Excellencies, Ladies and Gentlemen, members of the Bulletin of the Atomic Scientists,
It is a pleasure to join you today for the 2021 unveiling of the Doomsday Clock.
I am only sorry that we cannot all be there in person, but the continuing disruption and devastation to humanity caused by COVID-19 is a timely reminder to take seriously all the threats identified by the Doomsday Clock.
COVID-19 turned the world upside down in 2020. Today, we have the opportunity for a global reset, to admit and learn from past mistakes and better prepare ourselves for the future threats – whether they be from nuclear confrontation, climate disaster, fresh pandemics or a mixture of all three.
President Biden’s decisions to rejoin the Paris Agreement on climate change and once again be a full member of the World Health Organization are welcome steps in the right direction. I am encouraged by his decision to seek an extension to the New START nuclear arms agreement with Russia and hope that he will also prioritise the need to work for a successful outcome at the forthcoming Non-Proliferation Treaty Review Conference.
Today a new mood prevails in Washington, with American diplomats once again working in support of the multilateral system that their country did so much to create following the Second World War.
This is good. But it is not enough. Even after two million deaths and unprecedented economic turmoil, global leaders are still not working together at an appropriate scale and speed to coordinate their response to COVID-19 and ensure an equitable distribution of vaccines.
Nor are they showing the necessary ambition on climate change, less than a year before the critical COP 26 summit in Glasgow. And the scale of activity – or, rather, inactivity – on nuclear arms control and disarmament negotiations could lead one to assume the problem has long been resolved, rather than facing its worst crisis since the height of the Cold War.
That being said, the entry into force last week of the Treaty on the Prohibition of Nuclear Weapons underlines the fact that the majority of countries around the world support a comprehensive ban on all nuclear weapons. The nuclear-armed states must recognise that their global credibility will be seriously undermined so long as they fail to make tangible progress towards disarmament or nuclear threat reduction. Failure to recognise this reality threatens progress and undermines the existing non-proliferation and disarmament architecture.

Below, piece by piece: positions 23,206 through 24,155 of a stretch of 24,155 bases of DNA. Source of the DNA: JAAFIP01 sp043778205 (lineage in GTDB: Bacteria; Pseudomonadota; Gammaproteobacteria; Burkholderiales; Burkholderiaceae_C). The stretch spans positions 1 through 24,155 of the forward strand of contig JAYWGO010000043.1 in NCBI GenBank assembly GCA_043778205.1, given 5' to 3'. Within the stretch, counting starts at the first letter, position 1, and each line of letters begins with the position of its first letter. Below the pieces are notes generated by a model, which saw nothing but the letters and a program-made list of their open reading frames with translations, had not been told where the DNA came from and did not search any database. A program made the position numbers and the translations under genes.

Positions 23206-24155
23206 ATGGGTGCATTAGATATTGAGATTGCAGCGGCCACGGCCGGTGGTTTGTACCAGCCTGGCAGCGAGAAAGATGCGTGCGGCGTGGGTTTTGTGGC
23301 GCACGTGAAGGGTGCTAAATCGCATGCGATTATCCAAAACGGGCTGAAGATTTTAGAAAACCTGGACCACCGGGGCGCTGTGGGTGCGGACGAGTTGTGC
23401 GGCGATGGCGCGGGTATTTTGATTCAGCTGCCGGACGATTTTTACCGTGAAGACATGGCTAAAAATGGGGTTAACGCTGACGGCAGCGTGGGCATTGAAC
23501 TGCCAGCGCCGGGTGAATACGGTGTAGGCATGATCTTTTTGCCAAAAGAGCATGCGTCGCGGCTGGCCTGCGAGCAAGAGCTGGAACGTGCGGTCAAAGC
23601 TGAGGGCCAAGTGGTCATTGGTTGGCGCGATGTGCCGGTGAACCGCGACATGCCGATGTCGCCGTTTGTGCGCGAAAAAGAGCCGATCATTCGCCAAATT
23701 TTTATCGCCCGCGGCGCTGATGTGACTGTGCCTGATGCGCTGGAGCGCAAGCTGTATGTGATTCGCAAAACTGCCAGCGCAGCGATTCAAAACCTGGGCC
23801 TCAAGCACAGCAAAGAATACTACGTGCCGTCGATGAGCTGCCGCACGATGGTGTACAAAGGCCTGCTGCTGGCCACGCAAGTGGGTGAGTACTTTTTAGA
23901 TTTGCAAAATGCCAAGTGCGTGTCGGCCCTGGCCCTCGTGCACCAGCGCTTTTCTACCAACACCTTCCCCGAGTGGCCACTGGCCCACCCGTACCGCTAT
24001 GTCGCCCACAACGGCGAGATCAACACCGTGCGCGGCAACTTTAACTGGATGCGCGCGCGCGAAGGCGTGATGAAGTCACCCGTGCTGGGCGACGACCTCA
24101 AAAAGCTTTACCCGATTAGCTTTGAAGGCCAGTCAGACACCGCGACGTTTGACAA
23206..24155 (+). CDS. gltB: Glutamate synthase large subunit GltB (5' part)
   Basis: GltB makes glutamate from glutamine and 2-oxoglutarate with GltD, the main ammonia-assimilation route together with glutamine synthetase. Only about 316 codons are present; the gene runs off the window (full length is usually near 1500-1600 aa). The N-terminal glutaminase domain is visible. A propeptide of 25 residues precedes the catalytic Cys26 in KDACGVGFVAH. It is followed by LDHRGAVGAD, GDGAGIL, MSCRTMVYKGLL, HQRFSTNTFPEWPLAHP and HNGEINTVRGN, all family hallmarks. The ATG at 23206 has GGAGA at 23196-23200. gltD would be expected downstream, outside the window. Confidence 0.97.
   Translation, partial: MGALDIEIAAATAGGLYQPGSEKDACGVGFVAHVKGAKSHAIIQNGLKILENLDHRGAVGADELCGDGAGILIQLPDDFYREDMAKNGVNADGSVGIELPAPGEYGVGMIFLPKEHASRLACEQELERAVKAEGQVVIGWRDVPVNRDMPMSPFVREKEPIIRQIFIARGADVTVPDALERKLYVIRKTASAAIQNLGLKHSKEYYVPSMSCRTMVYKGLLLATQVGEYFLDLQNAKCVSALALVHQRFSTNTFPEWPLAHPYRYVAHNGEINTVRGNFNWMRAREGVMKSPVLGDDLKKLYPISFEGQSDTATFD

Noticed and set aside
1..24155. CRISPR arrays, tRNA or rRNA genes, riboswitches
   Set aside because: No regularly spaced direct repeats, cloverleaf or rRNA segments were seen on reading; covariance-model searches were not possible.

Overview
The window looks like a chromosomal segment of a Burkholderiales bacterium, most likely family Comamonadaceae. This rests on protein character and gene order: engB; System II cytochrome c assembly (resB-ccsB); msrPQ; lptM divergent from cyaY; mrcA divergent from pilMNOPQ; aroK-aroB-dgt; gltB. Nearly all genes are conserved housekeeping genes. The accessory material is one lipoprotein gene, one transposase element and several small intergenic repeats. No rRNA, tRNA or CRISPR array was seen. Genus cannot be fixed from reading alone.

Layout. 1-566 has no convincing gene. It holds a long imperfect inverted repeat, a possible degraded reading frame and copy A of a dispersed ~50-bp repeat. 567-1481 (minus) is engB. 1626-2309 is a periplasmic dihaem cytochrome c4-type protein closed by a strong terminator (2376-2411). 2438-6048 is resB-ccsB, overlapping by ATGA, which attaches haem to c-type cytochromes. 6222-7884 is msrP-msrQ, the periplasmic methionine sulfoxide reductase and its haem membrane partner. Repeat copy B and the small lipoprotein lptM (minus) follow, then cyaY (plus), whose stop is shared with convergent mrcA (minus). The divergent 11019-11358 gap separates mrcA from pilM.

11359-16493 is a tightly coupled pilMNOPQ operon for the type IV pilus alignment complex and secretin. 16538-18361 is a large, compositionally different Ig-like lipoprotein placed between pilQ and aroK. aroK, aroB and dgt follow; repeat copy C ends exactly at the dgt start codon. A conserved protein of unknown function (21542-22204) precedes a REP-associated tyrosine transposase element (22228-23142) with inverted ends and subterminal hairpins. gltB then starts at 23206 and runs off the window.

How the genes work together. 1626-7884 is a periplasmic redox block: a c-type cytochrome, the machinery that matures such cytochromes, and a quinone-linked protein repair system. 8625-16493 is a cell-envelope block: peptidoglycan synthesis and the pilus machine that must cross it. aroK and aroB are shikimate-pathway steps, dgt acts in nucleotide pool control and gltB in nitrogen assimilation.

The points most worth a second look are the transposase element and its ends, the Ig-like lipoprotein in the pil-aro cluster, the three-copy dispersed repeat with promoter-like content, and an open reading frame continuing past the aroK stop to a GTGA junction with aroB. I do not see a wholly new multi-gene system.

As the pandemic has made clear, we can only survive – and thrive – if we work together.
Inevitably, today’s crises take me back to 2014 when I was serving as President of Liberia, and the Ebola outbreak in West Africa reached its peak.
At that time, the world responded with mass mobilisation and thanks to the efforts of neighbouring countries, the UN, the WHO and the United States, we were able to stop the spread of Ebola before it became a global pandemic.
We can only speculate where the world would be if similar global resolve and solidarity had been shown 12 months ago.
But anger at past mis-steps must now be channelled into a fierce determination to build a better world in 2021, fostering a new spirit of multilateral cooperation that is aligned with the UN Charter, the Universal Declaration of Human Rights and the Sustainable Development Goals.
One year ago, my fellow Elders Mary Robinson and Ban Ki-moon moved the hands of the Doomsday Clock to 100 seconds to midnight. Today, those hands are still; but that doesn’t mean the existential threats we face have themselves stayed immobile.
What we have all endured over the past year shows us that we cannot afford to waste any more time. Future generations will neither understand nor forgive further inaction in the face of such grave threats.